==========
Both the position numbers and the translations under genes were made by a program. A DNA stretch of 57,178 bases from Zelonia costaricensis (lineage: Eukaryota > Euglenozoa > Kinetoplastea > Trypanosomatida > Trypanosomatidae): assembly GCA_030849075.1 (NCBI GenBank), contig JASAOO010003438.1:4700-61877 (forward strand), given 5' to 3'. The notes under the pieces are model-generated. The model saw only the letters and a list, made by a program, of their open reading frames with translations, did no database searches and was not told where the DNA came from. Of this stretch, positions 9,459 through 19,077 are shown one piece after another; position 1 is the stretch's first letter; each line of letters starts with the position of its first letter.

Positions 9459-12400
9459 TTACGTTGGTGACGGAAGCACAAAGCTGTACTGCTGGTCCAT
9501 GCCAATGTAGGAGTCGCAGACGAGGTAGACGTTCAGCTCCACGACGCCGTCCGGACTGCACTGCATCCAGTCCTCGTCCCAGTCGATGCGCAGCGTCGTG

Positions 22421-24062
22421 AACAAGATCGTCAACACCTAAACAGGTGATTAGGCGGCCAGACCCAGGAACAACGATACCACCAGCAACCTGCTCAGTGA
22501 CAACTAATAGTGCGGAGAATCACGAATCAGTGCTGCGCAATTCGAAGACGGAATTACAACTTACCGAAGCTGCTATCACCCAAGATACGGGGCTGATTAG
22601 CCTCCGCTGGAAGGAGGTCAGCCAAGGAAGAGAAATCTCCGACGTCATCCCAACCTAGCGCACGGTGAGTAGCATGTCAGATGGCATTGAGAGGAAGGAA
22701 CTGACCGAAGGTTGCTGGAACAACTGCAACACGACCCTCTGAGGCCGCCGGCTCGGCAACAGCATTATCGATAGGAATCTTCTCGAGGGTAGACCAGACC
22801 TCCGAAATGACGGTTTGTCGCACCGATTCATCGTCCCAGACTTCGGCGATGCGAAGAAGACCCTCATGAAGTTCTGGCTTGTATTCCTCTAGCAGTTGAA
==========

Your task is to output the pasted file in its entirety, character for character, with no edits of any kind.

Both the position numbers and the translations under genes were made by a program. A DNA stretch of 57,178 bases from Zelonia costaricensis (lineage: Eukaryota > Euglenozoa > Kinetoplastea > Trypanosomatida > Trypanosomatidae): assembly GCA_030849075.1 (NCBI GenBank), contig JASAOO010003438.1:4700-61877 (forward strand), given 5' to 3'. The notes under the pieces are model-generated. The model saw only the letters and a list, made by a program, of their open reading frames with translations, did no database searches and was not told where the DNA came from. Of this stretch, positions 9,459 through 19,077 are shown one piece after another; position 1 is the stretch's first letter; each line of letters starts with the position of its first letter.

Positions 9459-12400
9459 TTACGTTGGTGACGGAAGCACAAAGCTGTACTGCTGGTCCAT
9501 GCCAATGTAGGAGTCGCAGACGAGGTAGACGTTCAGCTCCACGACGCCGTCCGGACTGCACTGCATCCAGTCCTCGTCCCAGTCGATGCGCAGCGTCGTG

Positions 22421-24062
22421 AACAAGATCGTCAACACCTAAACAGGTGATTAGGCGGCCAGACCCAGGAACAACGATACCACCAGCAACCTGCTCAGTGA
22501 CAACTAATAGTGCGGAGAATCACGAATCAGTGCTGCGCAATTCGAAGACGGAATTACAACTTACCGAAGCTGCTATCACCCAAGATACGGGGCTGATTAG
22601 CCTCCGCTGGAAGGAGGTCAGCCAAGGAAGAGAAATCTCCGACGTCATCCCAACCTAGCGCACGGTGAGTAGCATGTCAGATGGCATTGAGAGGAAGGAA
22701 CTGACCGAAGGTTGCTGGAACAACTGCAACACGACCCTCTGAGGCCGCCGGCTCGGCAACAGCATTATCGATAGGAATCTTCTCGAGGGTAGACCAGACC
22801 TCCGAAATGACGGTTTGTCGCACCGATTCATCGTCCCAGACTTCGGCGATGCGAAGAAGACCCTCATGAAGTTCTGGCTTGTATTCCTCTAGCAGTTGAA